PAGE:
Specialized Treatment for Juvenile Steller’s Jay

Posted August 23, 2020 by Vindi Sekhon

Wildlife Rescue Association of BC is a leader in rehabilitating wildlife and in promoting the welfare of wild animals in urban environments. To fully execute this mission Wildlife Rescue staff and volunteers to practice species-specific care for all wildlife including those vulnerable to imprinting and habituation.

This care is essential for the healthy development and rehabilitation for each animal, so they are successful in their natural environments upon release.

Each year Wildlife Rescue cares for hundreds of wildlife vulnerable to these behaviors including the Steller’s Jay, Pileated Woodpecker, Great Blue Herons and Ravens to name a few. These birds are prone to adapting to people, places, and things they associate with. Wildlife Rescue takes extensive measures to mimic their natural environment, feeding habits and hunting skills.

For Wildlife Rescue release is the number one goal and practices are put into place to achieve this. Extensive imprinting gear is used to disguise the human face and relationship with the bird when providing care especially for nestlings whose first contact may be a human.

In some cases, with impressionable birds’ staff with use techniques like standing behind a mirror or behind a structure where the angle is distorted enough to allow for them to feel the food is coming from another object such as a decoy. Creativity is a must when it comes to impressionable species, costumes, or boxes covered with tinfoil can be used for different species or needs. Natural enrichment is also used to encourage natural hunting, foraging,  stashing, feeding, and resting.

What is Habituation?

Habituation is a type of non-associative learning, in which the wildlife after a period of exposure to a stimulus stops responding. Habitation in wildlife is usually reduced natural behaviour in the animal.

Wildlife Rescue treats both premature and adult birds who are prone to this behavior. If the birds get to familiar with the humans in the process of rehabilitation, they will lack the skills and behaviors needed to survive in the wild. For example, the Steller’s Jay and the Raven are a few of the birds who can be easily habituated with their food choice and foraging skills when in care. To counteract this behavior Wildlife Rescue uses puppets or various feeding techniques as mentioned above to prevent this from happening.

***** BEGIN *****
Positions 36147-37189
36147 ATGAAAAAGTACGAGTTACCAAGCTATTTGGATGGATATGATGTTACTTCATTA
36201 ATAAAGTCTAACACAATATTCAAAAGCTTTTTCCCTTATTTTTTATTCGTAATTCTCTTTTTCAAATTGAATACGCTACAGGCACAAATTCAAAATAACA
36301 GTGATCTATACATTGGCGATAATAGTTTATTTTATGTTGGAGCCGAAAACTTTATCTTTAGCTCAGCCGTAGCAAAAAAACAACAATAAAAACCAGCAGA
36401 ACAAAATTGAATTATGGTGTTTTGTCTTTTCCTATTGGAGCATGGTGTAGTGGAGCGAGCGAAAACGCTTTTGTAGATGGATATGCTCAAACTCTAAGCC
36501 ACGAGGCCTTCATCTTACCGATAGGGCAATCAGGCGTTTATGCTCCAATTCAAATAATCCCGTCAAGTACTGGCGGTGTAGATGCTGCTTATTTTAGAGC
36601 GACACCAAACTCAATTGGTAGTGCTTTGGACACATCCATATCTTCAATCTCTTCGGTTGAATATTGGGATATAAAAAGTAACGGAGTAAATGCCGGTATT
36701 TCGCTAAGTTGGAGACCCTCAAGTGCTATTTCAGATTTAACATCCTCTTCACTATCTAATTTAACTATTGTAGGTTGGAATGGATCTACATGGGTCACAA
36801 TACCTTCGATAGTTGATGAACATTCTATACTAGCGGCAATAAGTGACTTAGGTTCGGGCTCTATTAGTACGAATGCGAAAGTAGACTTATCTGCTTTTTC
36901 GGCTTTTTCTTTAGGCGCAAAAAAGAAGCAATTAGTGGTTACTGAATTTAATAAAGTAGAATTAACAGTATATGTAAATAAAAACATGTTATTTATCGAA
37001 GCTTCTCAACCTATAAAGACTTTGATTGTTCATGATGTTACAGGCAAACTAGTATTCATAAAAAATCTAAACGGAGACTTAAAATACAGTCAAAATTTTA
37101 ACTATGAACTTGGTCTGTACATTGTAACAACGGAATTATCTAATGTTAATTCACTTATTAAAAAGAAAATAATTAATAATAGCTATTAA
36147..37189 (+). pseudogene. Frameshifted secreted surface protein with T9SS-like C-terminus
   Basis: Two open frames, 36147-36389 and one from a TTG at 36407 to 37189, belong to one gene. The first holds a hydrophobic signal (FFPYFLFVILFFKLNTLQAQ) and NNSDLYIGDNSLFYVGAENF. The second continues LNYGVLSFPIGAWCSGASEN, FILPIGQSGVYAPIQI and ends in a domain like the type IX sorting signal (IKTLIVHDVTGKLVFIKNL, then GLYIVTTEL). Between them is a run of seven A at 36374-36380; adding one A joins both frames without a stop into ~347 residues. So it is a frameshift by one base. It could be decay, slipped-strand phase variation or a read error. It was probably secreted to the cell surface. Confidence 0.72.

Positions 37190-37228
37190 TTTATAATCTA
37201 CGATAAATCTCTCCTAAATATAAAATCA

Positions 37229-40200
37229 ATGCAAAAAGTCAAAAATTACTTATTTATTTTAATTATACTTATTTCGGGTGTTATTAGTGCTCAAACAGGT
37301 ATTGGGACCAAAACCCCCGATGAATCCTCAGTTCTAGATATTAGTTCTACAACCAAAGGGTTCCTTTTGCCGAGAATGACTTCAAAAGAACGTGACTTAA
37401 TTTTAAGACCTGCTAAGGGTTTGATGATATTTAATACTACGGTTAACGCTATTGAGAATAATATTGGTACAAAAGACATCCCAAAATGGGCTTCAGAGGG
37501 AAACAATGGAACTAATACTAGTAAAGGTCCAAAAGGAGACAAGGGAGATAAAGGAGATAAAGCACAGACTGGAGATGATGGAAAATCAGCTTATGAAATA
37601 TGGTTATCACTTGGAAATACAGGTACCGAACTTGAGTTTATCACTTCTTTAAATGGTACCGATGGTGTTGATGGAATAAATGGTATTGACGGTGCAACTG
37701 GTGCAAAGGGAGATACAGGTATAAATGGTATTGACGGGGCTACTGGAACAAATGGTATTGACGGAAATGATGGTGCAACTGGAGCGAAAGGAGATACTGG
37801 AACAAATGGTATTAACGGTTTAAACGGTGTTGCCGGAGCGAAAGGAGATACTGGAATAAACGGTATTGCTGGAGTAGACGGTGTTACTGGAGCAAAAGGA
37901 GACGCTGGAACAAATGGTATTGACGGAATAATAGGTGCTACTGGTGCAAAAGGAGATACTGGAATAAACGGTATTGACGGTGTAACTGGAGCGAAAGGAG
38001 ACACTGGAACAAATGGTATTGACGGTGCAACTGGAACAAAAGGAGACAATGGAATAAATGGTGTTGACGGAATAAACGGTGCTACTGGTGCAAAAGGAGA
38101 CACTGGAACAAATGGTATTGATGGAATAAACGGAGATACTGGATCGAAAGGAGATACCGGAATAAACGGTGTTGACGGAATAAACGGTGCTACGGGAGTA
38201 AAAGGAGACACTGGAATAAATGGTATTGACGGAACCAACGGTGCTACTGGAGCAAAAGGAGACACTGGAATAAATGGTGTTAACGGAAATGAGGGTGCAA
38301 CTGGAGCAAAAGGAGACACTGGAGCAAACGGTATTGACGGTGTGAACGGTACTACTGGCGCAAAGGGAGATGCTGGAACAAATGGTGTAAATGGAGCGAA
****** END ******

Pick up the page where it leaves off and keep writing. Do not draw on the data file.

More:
Wildlife Rescue also mixes birds in groups of different ages and experiences where natural behavior can be learned through observation in these enrichment enclosures. It also helps promote native birds to mix as they would in the wild. Staff and volunteers continuously monitor the birds for competition, stereotypic behaviour, stress and bullying.

There is also a big risk where songbirds can miss the crucial step of learning their specie-typical song and vocalization. If this happens in early development this creates a significant challenge for the animal to gain their territory in the wild. They may also hinder the ability to attract a place and mate in the bird hierarchy. Wildlife Rescue uses songbird recordings of local species to remove these potential challenges. These recordings help the birds to become familiar with sounds that are native to their environment.

 What Is Imprinting?

Imprinting in wildlife can occur at a specific age or development stage. For birds, this time is when they are young and learning to establish who is taking care of them. All birds have different imprinting windows in which they become susceptible to the process of imprinting.